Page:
Tag Archives: George Johanson

Scatter news and scatter notes

\"Gross Clinic,\" Thomas EakinsNews: The Philadelphia Museum of Art and the Philadelphia Academy of Art have raised the $68 million necessary to buy Thomas Eakins’ “Gross Clinic” and keep it in Philadelphia. Without a city-wide effort to purchase it, “Gross Clinic” would have headed to Bentonville, Ark., and the Crystal Bridges Museum of American Art, founded by a Wal-Mart heiress.

Notes: So, the question arises, what paintings residing in Oregon would (or should) generate a similar effort to keep them in the state? My quick, short, wrong list: 1.) The C.S. Prices at the Central Library. 2.) The Hilda Morris bronze sculpture in front of the Standard Insurance Building on S.W. 6th Ave. (and maybe her sculptures on the lawn at Reed College). 3.) The Isaka Shamsud-Din painting of the pool hall. Isn’t it at the Portland Art Museum? 4.) Cindy Parker’s big painting at the Convention Center. 5.) The multi-paneled James Lavadour that usual resides at the Tamástslikt Cultural Institute in Pendleton. But that’s a very fast, rough cut (obviously!). Help me out!

News: Francis Bacon’s 1976 Triptych goes on sale at Sotheby’s in New York on May 14 and is expected to fetch somewhere around $70 million. It’s the last major Bacon painting still in private hands.

Notes: Yesterday, we connected the British painter Francis Bacon to Portland artist George Johanson — Bacon, David Hockney and the Brits he met at the Birgit Skiold printmaking studios in London helped to confirm his decision to leave Abstract Expressionism behind and re-embrace the figure. Art Scatter has a certain fondness for Bacon, both his gruesome paintings and his tumultuous personal life, from his days in the Weimar demi-monde to Paris to London. We like the sense of dread that hovers over his paintings, his reduction of humans to slabs of beef, those famous gaping mouths that suggest torture. He prefigures, maybe even predicts, Abu Ghraib and Gitmo and the Dark Ops rooms in Eastern Europe, although he was probably citing Nazi torture chambers. It’s possible that this reading is too political, though; maybe he thought he was representing the human condition period, not the human condition in extremis.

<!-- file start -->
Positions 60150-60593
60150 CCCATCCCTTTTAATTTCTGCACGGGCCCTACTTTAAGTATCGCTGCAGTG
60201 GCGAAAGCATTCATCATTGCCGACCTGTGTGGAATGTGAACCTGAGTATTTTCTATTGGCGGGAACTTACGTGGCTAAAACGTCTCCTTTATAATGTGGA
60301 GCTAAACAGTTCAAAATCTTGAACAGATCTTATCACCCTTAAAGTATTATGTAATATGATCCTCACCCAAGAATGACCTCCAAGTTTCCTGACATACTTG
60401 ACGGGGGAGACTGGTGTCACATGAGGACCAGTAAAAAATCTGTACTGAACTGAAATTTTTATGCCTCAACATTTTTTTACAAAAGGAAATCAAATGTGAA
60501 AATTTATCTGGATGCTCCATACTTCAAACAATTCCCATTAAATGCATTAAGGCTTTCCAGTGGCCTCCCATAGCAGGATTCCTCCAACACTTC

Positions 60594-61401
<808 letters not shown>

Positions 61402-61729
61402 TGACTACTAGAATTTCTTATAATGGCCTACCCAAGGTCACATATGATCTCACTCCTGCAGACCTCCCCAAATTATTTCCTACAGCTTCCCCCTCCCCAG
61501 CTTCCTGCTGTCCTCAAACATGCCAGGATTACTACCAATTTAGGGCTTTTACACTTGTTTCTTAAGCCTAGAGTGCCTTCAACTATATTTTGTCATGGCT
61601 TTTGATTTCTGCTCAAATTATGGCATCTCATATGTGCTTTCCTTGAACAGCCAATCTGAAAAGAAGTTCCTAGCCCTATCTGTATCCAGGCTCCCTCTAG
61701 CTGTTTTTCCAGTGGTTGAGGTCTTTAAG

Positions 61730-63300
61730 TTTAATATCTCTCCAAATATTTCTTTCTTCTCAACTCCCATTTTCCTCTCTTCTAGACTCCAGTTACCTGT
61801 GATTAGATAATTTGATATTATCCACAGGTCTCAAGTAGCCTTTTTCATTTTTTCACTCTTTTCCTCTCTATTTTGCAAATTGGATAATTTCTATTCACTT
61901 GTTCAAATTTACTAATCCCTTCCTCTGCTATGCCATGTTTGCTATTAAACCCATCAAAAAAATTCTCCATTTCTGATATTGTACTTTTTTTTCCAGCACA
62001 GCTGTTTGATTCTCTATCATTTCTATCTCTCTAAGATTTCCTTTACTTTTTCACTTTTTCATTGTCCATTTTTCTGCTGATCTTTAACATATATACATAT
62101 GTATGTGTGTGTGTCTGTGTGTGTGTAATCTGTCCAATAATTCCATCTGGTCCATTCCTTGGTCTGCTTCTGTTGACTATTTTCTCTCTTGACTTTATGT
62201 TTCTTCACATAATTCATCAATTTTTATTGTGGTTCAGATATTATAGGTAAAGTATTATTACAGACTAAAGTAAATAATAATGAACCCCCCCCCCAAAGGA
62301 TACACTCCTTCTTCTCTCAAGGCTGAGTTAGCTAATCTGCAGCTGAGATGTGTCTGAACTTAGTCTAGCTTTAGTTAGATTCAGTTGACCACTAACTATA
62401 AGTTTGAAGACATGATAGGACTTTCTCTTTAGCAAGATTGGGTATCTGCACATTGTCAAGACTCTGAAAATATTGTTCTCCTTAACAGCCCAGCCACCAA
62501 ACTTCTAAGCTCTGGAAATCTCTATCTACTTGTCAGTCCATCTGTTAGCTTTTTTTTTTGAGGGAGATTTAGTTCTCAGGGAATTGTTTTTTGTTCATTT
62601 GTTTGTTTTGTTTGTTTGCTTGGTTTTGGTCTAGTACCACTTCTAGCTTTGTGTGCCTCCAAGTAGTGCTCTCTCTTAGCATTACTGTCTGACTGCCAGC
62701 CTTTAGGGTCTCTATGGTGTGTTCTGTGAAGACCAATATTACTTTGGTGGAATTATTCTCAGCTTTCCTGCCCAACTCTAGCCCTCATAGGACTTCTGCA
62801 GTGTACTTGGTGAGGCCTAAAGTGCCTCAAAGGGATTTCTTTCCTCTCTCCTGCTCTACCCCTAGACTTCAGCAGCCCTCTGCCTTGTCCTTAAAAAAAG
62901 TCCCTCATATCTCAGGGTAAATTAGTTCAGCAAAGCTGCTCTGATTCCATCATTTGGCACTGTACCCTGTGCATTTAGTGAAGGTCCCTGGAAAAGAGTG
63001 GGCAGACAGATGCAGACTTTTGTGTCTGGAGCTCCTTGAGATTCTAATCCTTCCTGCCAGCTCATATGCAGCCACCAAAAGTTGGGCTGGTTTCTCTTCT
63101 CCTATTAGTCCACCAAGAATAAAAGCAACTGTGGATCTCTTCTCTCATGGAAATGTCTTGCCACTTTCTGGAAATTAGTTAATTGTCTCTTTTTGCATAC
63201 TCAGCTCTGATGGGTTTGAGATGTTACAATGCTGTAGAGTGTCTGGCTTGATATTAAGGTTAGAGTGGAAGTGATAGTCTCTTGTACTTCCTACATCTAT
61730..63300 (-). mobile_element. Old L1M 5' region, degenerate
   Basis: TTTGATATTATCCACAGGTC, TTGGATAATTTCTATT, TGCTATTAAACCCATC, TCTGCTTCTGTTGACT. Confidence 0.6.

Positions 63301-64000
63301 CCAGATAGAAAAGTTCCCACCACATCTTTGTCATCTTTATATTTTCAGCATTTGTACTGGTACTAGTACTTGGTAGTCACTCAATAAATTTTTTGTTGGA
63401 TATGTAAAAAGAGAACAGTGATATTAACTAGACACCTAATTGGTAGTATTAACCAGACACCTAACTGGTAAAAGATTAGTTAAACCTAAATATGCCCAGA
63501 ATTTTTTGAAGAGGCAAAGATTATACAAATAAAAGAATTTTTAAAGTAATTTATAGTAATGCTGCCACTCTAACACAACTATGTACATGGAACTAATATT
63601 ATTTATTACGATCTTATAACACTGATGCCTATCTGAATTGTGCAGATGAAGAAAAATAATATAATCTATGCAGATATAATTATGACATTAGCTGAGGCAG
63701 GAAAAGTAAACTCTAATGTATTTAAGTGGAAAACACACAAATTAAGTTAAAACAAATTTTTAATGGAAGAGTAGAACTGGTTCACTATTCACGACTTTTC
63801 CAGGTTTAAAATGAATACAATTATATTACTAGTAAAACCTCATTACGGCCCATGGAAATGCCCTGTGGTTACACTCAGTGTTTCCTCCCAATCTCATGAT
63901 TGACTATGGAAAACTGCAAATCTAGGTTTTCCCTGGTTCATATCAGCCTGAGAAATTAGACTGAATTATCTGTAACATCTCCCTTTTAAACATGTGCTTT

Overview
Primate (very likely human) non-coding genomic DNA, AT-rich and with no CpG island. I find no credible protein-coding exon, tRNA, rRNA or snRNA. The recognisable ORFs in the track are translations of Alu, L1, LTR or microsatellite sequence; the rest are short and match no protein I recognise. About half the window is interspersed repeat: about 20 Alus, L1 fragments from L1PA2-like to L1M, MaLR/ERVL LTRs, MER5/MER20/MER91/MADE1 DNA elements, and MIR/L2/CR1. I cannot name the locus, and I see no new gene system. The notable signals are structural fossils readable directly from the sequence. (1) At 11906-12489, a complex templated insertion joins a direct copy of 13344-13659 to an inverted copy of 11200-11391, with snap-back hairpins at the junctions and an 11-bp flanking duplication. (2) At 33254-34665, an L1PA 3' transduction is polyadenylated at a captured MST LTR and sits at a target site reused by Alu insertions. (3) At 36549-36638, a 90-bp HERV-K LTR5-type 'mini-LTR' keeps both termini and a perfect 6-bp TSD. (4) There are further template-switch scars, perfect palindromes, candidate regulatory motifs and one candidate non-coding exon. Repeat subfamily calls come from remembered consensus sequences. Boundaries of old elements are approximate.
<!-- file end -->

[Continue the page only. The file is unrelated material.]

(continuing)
Although I don’t have the receipts in front of me, I’m pretty confident that no George Johanson painting has ever commanded $70 million. Heck, the prints at Pulliam Deffenbaugh are $850 apiece, not to equate them with Triptych, which is a major Bacon painting. But the sensuality of Johanson’s paintings, without a glimmer of S/M in sight, has a dark, mysterious element, that speaks to us, too. Things are about to happen in them, voluptuous things, sexual things, passionate things, rarely creepy things. I like their possibility.

News:The San Francisco Ballet is in the middle of a festival of new work — 10 new dances by the likes of Mark Morris, Paul Taylor, James Kudelka and Christopher Wheeldon.

Notes: Lots of those names will be familiar to White Bird and Oregon Ballet Theatre fans. And the San Francisco Ballet itself will be in town for White Bird’s “4 X 4 — The Ballet Project.”

George Johanson, printed and embossed!


The busy, intersecting circles and lines of Milton Wilson paintings catch the eye first at Pulliam Deffenbaugh Gallery — they are on the wall opposite the door after all and their hum is hard to ignore. But this isn’t about Milton Wilson. Take a few steps more and pivot to the right and the maneuver leads to a set of seven sweet prints by George Johanson.

Maybe they won’t read as Johansons to many of us who own Johanson prints — those great Portland night scenes, with the river below us full of rowers, the volcano erupting in the distance, a cat streaking across the frame, full of interesting textures and visual delights. The prints at Pulliam-Deffenbach date back to 1970 — no night scenes, no cats and, of course, no volcanoes. There are seven of them — part of the 10-part Juxtapositions series, that Johanson created on an Arts Advocates grant in London at the Birgit Skiold studios — consigned to the gallery by their owner. And, not to make too big a deal out of them, they make a great case all by themselves for what has made Johanson so much fun to follow during his career, namely, his skill with line, his happy refusal to allow any “school” to limit him, and his imagination, which we already know about from his later prints and paintings. (No one I can think of has re-imagined Portland to the extent Johanson has, a theatrical Portland, filled it with sensual mysteries and a taste of the surreal, where the carnival never stops, all staged on a deck somewhere in the hills above the city.)
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